The absence of arrests and charges against high-level politicians, officials and business people for looting hundreds of billions of rand of public funds in South Africa has resulted in much criticism of the police’s Directorate for Priority Crime Investigation (the Hawks). Even Deputy Chief Justice Raymond Zondo who chairs the commission of inquiry into state capture criticised the Hawks’ apparent inaction relating to testimony about fraudulent payments by Transnet.
Daily Maverick, in a 24 June editorial, called for the Hawks’ disbandment. The article argues that because the investigation unit has been so ‘thoroughly compromised’ by state capture, it is ‘almost impossible’ to undo the damage caused by its previous national head, Berning Ntlemeza, and his ‘cronies’.
Ntlemeza was ‘retired’ from the South African Police Service (SAPS) as a major-general by then police minister Fikile Mbalula in 2017 after the High Court found that his appointment was unlawful. He was replaced in June 2018 by Lieutenant-General Godfrey Lebeya, a former SAPS deputy national commissioner.
Lebeya has an impressive CV and is clearly well qualified for the position. He is a highly experienced police officer with more than 30 years’ service as a detective, has a doctorate in law and is an admitted advocate of the High Court. His doctoral thesis was a comparative study of organised crime in South Africa and a number of other countries. In 2014 he published a book, Understanding Organised Crime, on the subject.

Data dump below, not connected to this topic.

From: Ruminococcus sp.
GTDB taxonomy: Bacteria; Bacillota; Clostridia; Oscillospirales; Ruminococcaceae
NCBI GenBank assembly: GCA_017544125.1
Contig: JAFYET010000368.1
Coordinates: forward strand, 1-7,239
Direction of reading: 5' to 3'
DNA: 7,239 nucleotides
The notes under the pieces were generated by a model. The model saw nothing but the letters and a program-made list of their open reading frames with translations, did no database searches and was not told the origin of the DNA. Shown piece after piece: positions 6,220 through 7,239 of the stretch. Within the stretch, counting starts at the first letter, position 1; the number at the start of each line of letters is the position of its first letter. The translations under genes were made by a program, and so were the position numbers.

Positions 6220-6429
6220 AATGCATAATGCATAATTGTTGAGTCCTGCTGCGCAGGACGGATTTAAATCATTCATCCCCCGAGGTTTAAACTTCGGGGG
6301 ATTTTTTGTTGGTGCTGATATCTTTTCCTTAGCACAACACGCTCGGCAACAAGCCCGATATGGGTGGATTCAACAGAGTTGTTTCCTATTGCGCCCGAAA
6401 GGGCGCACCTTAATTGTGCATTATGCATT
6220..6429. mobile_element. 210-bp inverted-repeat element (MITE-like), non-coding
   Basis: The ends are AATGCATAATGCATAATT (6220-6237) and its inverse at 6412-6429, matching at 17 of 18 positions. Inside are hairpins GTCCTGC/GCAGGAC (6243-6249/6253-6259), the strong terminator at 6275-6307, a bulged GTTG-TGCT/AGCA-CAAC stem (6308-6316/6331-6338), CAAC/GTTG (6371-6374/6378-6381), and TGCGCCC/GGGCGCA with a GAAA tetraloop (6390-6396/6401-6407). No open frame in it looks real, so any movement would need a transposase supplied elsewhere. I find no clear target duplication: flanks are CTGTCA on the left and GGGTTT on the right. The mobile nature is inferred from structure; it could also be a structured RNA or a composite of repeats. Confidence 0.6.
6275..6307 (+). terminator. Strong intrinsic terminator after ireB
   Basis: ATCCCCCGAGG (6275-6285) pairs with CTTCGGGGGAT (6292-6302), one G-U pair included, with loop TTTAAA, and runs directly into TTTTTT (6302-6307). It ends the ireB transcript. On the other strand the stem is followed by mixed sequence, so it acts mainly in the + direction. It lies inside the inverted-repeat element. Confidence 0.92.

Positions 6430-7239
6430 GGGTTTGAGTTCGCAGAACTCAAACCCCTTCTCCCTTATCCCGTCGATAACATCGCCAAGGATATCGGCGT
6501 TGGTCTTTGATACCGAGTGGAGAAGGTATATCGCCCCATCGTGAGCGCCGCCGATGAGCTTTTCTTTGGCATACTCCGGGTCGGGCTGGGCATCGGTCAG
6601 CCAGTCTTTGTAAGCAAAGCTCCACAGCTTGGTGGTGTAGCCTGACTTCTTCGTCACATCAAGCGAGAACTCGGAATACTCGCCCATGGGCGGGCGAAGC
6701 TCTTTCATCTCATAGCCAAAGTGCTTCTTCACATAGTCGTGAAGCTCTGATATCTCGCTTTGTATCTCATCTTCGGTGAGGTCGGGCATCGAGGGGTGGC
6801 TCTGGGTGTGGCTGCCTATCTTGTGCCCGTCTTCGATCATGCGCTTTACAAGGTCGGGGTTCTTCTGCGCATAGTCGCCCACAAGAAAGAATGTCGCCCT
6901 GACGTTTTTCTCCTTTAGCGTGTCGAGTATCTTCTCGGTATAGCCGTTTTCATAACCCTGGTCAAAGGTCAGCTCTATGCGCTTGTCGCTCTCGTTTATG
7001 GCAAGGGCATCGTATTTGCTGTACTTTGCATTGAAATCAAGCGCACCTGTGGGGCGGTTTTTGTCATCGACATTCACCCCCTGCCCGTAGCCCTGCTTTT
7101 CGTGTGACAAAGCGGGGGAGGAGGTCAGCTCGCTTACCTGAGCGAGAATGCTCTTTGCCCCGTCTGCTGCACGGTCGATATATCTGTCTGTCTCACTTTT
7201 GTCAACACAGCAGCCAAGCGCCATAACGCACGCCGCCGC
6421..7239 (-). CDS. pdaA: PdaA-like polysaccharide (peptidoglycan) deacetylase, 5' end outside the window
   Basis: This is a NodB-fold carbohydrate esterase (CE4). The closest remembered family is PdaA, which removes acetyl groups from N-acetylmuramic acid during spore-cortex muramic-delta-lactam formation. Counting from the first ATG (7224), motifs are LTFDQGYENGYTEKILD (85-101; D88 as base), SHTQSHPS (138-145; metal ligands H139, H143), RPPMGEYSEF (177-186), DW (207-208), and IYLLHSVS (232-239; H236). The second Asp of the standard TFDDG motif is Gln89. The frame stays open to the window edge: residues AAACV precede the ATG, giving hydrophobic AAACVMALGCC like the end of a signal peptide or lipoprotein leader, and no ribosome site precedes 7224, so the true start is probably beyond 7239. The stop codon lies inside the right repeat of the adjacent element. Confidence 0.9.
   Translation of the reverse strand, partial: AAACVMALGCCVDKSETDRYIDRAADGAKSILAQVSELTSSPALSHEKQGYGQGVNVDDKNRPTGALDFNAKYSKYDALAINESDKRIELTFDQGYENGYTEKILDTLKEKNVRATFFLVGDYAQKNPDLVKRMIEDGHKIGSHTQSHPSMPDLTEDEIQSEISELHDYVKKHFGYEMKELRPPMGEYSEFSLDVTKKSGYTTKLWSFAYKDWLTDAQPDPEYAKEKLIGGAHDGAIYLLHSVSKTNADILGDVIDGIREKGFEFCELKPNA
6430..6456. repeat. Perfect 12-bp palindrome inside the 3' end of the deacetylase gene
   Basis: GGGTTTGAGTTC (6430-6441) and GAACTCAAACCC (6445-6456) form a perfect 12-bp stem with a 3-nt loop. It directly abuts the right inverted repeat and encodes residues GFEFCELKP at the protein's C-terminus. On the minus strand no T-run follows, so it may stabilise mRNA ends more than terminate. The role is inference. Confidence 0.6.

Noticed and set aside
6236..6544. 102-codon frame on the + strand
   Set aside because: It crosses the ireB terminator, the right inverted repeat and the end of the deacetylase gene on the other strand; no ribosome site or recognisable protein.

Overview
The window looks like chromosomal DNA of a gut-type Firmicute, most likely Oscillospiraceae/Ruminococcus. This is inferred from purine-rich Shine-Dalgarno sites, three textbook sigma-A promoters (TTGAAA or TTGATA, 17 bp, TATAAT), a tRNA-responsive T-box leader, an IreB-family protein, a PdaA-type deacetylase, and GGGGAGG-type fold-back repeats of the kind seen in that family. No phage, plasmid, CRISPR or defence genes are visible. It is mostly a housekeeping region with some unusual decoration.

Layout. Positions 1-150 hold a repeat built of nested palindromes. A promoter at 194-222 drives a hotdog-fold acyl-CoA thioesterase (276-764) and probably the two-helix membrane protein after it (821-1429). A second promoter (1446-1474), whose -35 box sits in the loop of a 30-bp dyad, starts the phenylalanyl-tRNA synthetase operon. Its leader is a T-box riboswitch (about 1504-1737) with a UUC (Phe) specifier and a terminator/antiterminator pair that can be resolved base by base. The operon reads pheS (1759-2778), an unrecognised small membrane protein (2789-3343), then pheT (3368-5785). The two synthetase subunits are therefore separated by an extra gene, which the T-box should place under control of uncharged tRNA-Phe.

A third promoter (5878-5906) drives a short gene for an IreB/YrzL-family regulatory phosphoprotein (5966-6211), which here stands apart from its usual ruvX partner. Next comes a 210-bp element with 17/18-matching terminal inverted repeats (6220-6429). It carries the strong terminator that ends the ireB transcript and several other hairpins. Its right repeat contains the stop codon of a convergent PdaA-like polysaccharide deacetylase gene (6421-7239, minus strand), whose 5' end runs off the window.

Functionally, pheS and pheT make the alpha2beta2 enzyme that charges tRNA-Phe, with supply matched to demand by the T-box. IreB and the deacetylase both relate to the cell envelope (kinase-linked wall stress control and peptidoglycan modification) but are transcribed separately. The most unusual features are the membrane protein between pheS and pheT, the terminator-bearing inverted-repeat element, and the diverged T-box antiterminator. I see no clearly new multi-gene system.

The Hawks’ 1 700 investigators are currently working on almost 19 000 cases
Lebeya believes the damage caused to the Hawks as a result of state capture can be undone, although this requires a methodical and meticulous process. In an interview with ISS Today, he outlined the damage he discovered at the Hawks, and the corrective measures he is implementing. His philosophy is that the integrity of the Hawks must be beyond reproach. But fixing the investigation unit requires a wide-ranging approach that tackles numerous internal and external challenges.
One of the more difficult internal challenges has been dealing with problematic appointments made during the state capture period. Ntlemeza left behind numerous of these, and in response a detailed assessment of all Hawks personnel was required. Where misconduct was identified, disciplinary proceedings have been instituted. In some cases criminal charges are being considered against members of the panels that made irregular appointments.
In North West the provincial head resigned immediately after Lebeya’s appointment, while in the Eastern Cape the provincial head resigned when he was to present his case during disciplinary proceedings against him.
Former Gauteng head Prince Mokotedi now faces both disciplinary action at the Hawks and a criminal investigation arising from his former position at the National Prosecuting Authority (NPA). While these processes are under way, he has been transferred to the National Intervention Unit, but is challenging this transfer in the Labour Court.
To effectively investigate organised crime and corruption, the Hawks need another 2 500 investigators